October 2017
October 2017

The announcement of the new National Energy Guarantee (NEG) was notable for the two headline requirements on energy retailers: a reliability guarantee and an emissions reduction guarantee. However, beyond these headlines, little detail is known.  While we await clarification, greenhouse emissions are rising across the economy and the Safeguard Mechanism, as Australia’s key climate policy instrument, all but lies dormant.  Whatever the relationship with the NEG, the Safeguard Mechanism offers a route to driving economy-wide action at a time of rising emissions. In this article we re-cap the features of the Safeguard Mechanism and the value it can offer as the centrepiece of Australia’s climate policy suite.

The potential power of the Safeguard Mechanism

As we know, Australia has significant international climate change commitments to deliver 26-28% reductions on 2005 emissions levels by 2030.  We are also required to make deeper cuts to meet both our obligations under the new global climate agreement of limiting warming to within 2oC on pre-industrial levels and, as a member of the ‘High Ambition Coalition’, to work towards limiting warming to within 1.5oC.  With the announcement of the NEG we understand that “retailers and some large energy users” will be required to meet emissions reduction requirements in the purchasing of electricity from 2020.  What that means and how it will apply in practice is yet to be revealed.

However, what we have in the Safeguard Mechanism is a flexible policy option for driving Australia’s largest emitters to deliver further reductions. 

The flexibility of the Safeguard Mechanism is one of its most talked about features, as the ability to set emissions baselines is set out in the Safeguard Mechanism Rule rather than an Act of Parliament. Therefore amendments to the Rule can be implemented without an Act of Parliament. The Minister for Energy and the Environment is therefore able to reduce, at any time, both the baselines that define maximum allowable emissions from facilities covered by the Safeguard Mechanism and also the threshold for coverage.

Our abatement modelling work for the Department of the Environment shows that the Safeguard Mechanism and Emissions Reduction Fund (working in conjunction to create a market for Australian Carbon Credit Units (ACCUs)), have the potential to deliver more than 50% of the emissions reductions required if Australia is to reach its 2030 target of reducing emissions to 26-28% on 2005 levels.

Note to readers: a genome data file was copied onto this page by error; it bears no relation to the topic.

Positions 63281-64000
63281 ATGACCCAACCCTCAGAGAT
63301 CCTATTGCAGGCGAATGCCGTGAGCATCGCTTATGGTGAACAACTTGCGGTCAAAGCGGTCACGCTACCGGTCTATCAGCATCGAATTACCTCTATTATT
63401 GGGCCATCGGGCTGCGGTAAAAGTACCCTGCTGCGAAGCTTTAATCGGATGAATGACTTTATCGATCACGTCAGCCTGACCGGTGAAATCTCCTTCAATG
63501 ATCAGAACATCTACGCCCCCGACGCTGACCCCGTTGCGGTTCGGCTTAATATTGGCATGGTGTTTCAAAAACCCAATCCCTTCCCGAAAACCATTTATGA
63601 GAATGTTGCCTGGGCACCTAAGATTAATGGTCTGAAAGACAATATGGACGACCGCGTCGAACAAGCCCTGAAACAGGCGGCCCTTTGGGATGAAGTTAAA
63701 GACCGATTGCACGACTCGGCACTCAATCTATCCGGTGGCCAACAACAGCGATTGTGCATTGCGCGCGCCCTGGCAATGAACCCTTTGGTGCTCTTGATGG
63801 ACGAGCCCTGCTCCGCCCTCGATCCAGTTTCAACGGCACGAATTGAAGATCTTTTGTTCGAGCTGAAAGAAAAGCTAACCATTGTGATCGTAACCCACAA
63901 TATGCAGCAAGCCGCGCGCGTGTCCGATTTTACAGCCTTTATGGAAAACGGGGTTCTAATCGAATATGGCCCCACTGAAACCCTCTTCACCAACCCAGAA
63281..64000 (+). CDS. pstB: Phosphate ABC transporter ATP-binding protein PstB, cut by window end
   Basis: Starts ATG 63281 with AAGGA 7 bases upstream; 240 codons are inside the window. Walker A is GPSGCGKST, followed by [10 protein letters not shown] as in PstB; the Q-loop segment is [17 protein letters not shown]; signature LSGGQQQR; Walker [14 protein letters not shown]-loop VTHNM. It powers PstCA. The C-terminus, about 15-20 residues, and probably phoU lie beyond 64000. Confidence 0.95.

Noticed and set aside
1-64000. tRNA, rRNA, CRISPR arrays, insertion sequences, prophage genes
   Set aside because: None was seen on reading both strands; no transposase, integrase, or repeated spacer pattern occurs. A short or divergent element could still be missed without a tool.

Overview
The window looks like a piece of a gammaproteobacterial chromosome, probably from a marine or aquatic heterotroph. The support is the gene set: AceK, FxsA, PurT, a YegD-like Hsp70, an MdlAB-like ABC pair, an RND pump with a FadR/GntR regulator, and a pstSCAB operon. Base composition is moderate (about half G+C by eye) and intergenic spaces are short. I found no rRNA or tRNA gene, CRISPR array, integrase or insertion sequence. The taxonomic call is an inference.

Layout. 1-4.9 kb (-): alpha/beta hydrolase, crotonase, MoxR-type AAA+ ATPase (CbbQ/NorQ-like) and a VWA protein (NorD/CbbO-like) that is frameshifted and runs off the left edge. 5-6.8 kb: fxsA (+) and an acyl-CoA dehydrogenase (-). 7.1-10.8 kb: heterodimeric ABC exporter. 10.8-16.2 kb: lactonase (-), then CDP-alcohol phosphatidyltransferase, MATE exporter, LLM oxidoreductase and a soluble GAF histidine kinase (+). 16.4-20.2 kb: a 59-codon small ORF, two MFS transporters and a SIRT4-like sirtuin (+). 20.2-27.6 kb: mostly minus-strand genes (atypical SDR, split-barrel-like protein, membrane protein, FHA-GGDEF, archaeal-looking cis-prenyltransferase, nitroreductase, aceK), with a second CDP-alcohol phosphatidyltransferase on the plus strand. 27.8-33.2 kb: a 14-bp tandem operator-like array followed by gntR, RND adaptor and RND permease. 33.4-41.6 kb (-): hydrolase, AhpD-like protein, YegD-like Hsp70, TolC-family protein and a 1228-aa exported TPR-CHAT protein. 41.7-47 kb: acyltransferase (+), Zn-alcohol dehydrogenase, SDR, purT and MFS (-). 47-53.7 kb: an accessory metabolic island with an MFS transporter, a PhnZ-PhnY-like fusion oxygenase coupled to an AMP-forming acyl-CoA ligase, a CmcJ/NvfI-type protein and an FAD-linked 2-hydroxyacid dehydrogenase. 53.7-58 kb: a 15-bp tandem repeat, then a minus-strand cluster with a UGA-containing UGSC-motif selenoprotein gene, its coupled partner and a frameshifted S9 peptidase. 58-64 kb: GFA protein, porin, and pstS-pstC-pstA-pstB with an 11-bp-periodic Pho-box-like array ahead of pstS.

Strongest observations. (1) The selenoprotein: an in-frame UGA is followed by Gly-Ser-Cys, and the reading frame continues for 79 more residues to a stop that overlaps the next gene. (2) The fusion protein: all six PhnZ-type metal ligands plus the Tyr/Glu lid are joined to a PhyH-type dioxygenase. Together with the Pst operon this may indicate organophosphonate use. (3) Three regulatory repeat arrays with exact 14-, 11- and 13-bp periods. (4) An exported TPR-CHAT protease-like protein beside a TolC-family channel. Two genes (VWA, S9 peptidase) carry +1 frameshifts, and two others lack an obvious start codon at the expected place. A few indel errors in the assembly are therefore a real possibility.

The Safeguard Mechanism currently covers an estimated 50% of Australia’s reported emissions and facilities that emit more than 100 000 tCO2-e of Scope 1 emissions per annum. This threshold could be dropped and coverage widened, and the broader coverage will lead to a more economically efficient mechanism that will deliver abatement at a lower cost. This potentially is the greatest advantage that the Safeguard Mechanism has over the Emissions Guarantee – greater coverage (even now) leading to lower costs.

Should it be an intensity based scheme, which is favoured by business, this would also ensure that better performers which have already worked to lower their carbon intensity are recognised and rewarded. Businesses focussed on reducing their emissions can create offsets from which they can derive a financial benefit.

Also, building on the framework of the Safeguard Mechanism would allow the Australian Government to establish a carbon pricing scheme without a requirement to introduce any new legislation into Federal Parliament. In March of this year, Opposition Minister Mark Butler indicated that the Safeguard Mechanism with changes to coverage and the lowering of baselines could work for an ALP administration should they win office in the future.

Energetics’ recommendations

  • Understand your risk profile under the Safeguard Mechanism – establishing the link between national emissions trajectories and impact on your business.
  • Establish a process for monitoring, refining and updating greenhouse gas forecasting on an ongoing basis.
  • Review your greenhouse gas emissions forecast for each facility against your Safeguard Mechanism baseline to understand whether your business is likely to exceed its baseline. Businesses that exceed their baselines will be required to acquire and acquit ACCUs or other offsets.
  • Assess whether there are other emission reduction opportunities at your facilities, which would help to reduce your business’ expected liability and exposure to future changes in the Safeguard Mechanism that could result in increased liability.
  • Develop a carbon offset strategy to ensure your business can generate or acquire sufficient ACCUs to offset any residual liability.
  • Maintain a watching brief on potential changes to the Safeguard Mechanism rules and regulations.

Energetics can help your business to efficiently and accurately navigate the more complex elements of complying with the Safeguard Mechanism.  Please contact any one of our experts.

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